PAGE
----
12. 12. At   Falmouth,   night   time   shut-­‐downs   have   reduced   impacts   temporarily,   the   town   Health   Department   has   held   hearings   and   conducted   surveys,   and   the   state   agency   that   was   behind  the  project,   the  Massachusetts  Clean  Energy  Center  (MassCEC),  along  with  the  state   Department   of   Environmental   Protection   (DEP),   have   engaged   in   short-­‐term   noise   monitoring.    The  MassCEC  is  also  working  statewide  to  try  to  understand  what  factors  lead   to  more  vigorous  community  reactions,  including  some  preliminary  surveys  and  plans  for  a   detailed   statewide   turbine   noise   study   during   2013.       These   efforts,   taking   place   over   periods   of   months   and   years,   seem   methodical   and   even   diligently   fast-­‐tracked   to   those   used   to   working   within   the   context   of   the   planning   process   of   a   state   agency,   electric   company,  or  wind  developer,  while  at  the  same  time  appearing  incredibly  slow  (and  half-­‐ measures)  to  neighbors.         A   deeper,   difficult   question   also   comes   up   for   project   proponents   and   operators:   in   moving   forward  with  a  project  that  has  community-­‐wide  benefits,  is  it  acceptable  to  create  negative   impacts   on   some   proportion   of   the   community?     If   so,   and   most   project   planners   would   agree,   then   how   many?     5%?   10%?   (Such   questions   usually   consider   the   percent   of   the   entire  community,   rather   than  of  nearby  neighbors  or  of  those  who  hear  the  turbines).  The   wide-­‐angle   lens   sees   thousands   of   residents   benefiting   from   locally-­‐produced   wind   energy,   while  some  (or  many)  of  those  within  a  half  mile  or  so  are  dealing  with  noise  impacts.    In   both   Falmouth   (within   the   MassCEC)   and   Vinalhaven   (within   the   Island   Institute11   and   Fox   Islands  Electric  Coop),  these  questions  are  real,  and  are  being  grappled  with,  albeit  in  ways   that   often   leave   neighbors   feeling   ignored   in   the   meantime.     For   neighbors,   these   are   experiences   that   are   real,   and   the   questions   are   about   how   and   when   project   managers   will   accept   responsibility   for   what   they   see   as   mistakes   made   in   siting   turbines   close   enough   to   cause   unexpectedly   severe   problems.     Some   neighbors   want   turbines   shut   down   or   moved,   or  operated  in  low-­‐production  modes  that  won’t  create  intrusive  sound  levels.    Others  want   to  be  sure  that  other  communities  understand  that  noise  can  be  a  serious  issue,  and  think   that   project   planners   should,   in   the   future   (at   least),   see   these   problems   coming   and   proactively  make  plans  for  compensating  or  buying  out  more  of  the  nearby  neighbors.    It   does  not  comfort  neighbors  to  hear  that  project  planners  may  consider  it  unfortunate  but   acceptable  that  some  people  feel  the  need  to  move  away  from  the  area,  just  as  people  find   airport  or  new  highway  noise  unacceptable.       I  don’t  to  pretend  to  know  the  way  through  these  murky  and  highly-­‐charged  conflicts.    My   intention  is  to  try  to  paint  a  picture  that  makes  some  sense  of  all  the  voices  that  are  being   raised.    My  visits  to  wind  farm  communities  have  made  all  of  this  more  real  to  me,  while   keeping   up   with   ongoing   research   continues   to   expand   my   understanding   of   the   factors   that   may   contribute   to   the   experiences   of   neighbors,   the   challenges   of   those   working   to   build   wind   projects   responsibly,   and   the   potential   directions   that   the   wind   industry   may   move   in   the   years   and   decades   to   come.     In   addition,   in   tracking   wind   farm   ordinances   adopted   in   a   wide   range   of   communities   around   the   country,   it’s   increasingly   clear   that   there’s   no   longer   any   “one   size   fits   all”   approach   to   wind   farm   siting.     Adapting   to   varied   community  standards  is  becoming  an  important  element  of  successful  wind  development.     Acoustic  Ecology  Institute            Wind  Farm  Noise  2012      11/17/2012              acousticecology.org/wind   Page  11  of  58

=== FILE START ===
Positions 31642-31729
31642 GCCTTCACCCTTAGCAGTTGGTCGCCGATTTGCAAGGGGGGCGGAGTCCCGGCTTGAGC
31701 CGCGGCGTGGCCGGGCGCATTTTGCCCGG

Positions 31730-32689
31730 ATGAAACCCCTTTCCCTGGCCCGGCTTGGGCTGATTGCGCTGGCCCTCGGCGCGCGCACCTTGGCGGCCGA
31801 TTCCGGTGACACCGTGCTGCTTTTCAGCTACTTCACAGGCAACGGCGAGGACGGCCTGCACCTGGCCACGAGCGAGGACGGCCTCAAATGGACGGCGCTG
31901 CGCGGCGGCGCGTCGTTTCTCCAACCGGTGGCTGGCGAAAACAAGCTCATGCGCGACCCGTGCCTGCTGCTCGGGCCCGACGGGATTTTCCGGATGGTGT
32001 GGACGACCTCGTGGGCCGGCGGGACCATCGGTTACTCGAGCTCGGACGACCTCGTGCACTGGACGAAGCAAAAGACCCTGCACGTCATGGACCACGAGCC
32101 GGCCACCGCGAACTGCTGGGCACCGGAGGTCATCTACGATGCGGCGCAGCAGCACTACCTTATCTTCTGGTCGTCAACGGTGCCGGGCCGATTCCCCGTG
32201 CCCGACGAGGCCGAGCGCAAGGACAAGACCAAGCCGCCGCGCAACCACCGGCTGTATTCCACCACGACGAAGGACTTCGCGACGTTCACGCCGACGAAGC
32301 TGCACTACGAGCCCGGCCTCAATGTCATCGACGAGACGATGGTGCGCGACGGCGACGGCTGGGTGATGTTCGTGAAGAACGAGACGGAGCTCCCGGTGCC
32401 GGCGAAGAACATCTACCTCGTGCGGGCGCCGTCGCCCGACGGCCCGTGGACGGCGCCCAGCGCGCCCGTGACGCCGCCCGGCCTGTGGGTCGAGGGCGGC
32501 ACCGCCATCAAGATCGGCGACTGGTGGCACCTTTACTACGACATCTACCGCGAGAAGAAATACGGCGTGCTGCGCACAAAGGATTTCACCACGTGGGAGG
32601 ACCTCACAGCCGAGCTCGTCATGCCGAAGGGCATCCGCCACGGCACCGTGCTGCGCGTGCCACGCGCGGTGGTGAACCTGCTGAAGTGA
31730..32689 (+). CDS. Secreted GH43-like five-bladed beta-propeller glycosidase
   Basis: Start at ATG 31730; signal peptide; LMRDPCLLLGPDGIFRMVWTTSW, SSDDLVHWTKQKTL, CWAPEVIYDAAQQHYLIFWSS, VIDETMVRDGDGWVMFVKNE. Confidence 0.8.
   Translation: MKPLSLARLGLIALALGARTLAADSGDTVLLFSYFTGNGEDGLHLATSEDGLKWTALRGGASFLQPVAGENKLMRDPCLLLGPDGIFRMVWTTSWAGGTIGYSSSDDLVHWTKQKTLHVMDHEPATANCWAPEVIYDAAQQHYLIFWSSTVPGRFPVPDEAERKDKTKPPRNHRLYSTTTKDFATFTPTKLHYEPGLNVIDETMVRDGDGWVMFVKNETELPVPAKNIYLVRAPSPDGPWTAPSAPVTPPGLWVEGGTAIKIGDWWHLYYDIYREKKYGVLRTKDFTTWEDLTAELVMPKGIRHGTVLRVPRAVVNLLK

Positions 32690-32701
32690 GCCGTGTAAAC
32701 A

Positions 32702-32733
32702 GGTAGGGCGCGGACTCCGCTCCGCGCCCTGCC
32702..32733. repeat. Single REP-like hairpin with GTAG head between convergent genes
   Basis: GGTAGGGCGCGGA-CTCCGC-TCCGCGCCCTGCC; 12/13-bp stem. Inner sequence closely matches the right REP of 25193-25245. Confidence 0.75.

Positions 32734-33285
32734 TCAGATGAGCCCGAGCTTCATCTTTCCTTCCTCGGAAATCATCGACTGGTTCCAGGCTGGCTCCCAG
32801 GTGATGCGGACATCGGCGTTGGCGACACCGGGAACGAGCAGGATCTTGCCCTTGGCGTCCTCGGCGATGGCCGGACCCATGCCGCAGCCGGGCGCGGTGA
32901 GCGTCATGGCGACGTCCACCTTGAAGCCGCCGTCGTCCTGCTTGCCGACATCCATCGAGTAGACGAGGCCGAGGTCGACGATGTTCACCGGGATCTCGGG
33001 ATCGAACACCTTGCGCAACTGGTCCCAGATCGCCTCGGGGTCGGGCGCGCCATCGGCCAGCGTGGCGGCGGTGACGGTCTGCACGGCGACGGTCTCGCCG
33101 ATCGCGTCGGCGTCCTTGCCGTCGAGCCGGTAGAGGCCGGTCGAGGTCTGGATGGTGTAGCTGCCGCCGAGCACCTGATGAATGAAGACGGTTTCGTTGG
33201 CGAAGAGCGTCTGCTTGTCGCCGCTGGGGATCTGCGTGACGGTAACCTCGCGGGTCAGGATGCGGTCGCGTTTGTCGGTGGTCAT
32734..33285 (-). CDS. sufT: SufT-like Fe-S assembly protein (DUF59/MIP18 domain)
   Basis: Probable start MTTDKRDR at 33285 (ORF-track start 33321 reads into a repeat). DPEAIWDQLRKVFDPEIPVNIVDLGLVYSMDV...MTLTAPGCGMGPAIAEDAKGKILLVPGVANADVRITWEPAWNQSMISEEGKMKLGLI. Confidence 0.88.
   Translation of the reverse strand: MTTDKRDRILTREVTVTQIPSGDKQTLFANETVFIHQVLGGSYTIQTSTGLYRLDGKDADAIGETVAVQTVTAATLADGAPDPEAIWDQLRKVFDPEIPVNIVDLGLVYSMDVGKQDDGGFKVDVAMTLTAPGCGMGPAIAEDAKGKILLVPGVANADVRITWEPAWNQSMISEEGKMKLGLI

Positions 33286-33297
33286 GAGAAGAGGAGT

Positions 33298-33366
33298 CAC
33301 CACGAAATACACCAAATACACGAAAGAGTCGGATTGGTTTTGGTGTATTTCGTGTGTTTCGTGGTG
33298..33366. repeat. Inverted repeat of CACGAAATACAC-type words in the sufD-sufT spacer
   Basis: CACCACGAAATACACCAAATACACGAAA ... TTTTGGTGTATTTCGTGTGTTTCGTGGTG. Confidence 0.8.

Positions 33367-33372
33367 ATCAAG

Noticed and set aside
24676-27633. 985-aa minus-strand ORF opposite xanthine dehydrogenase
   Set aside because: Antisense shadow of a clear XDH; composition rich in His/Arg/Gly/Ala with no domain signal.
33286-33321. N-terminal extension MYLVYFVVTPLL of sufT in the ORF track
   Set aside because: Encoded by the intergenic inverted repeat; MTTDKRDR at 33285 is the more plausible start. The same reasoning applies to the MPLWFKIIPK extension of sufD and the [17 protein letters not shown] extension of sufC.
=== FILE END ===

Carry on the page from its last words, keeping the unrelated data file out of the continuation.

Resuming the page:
13. 13. How  loud  at  how  far?   Wind  turbine  noise  propagation     This   section   will   offer   a   bit   of   a   reality   check   about   wind   turbine   noise   propagation.     In   some   ways,   the   following   examples   build   on   the   earlier   mention   of   uncertainty   and   variability  that  is  inherent  when  considering  noise  levels  around  wind  farms.         It’s   not   uncommon   to   see   some   pretty   reassuring   numbers   tossed   around   in   basic   information   about   wind   farm   noise.     A   widely-­‐reproduced12   2010   image   created   by   GE,   a   major  turbine  manufacturer,  is  one  example:         Here,   we   see   a   very   simple,   idealized   version   of   the   fact   that   sound   is   absorbed   over   distance;   it   shows   105dB   turbine   sound   dropping   below   45dB   at   150-­‐200   meters   (500-­‐ 650ft),  and  below  40dB  at  400  meters  (1300ft/.25mi).     A   bit   more   realistic   is   an   estimate   from   the   American   Wind   Energy   Association’s   2011   Turbine  Noise  Fact  Sheet13  says  that  noise  will  be  35-­‐45dB  at  350m  (1150ft/.22mi).    These   reassuring   numbers   have   been   a   big   part   of   the   enduring   conventional   wisdom   that   says   that   setbacks   long   considered   standard   operating   procedure   (e.g.,   1200-­‐1500   feet)   will   keep  noise  levels  at  tolerable  levels  (i.e.,  40-­‐45dB).     However,   actual   sound   contour   maps   generated   by   consultants   hired   by   wind   energy   developers   paint   a   much   less   sanguine   picture.     Below   are   four   such   maps,   all   of   which   show   sound   dropping   to   45dB,   and   to   40dB,   at   a   surprisingly   large   range   of   distances   on   the   ground   in   each   particular   project   site.     These   projects   were   picked   at   random   from   sound  studies  I  collect  in  my  files.    I’m  highlighting  the  distance  to  45dB  because  that  is  a   fairly  common  noise  threshold  in  state  and  county  noise  standards  (sometimes  for  daytime,   Acoustic  Ecology  Institute            Wind  Farm  Noise  2012      11/17/2012              acousticecology.org/wind   Page  12  of  58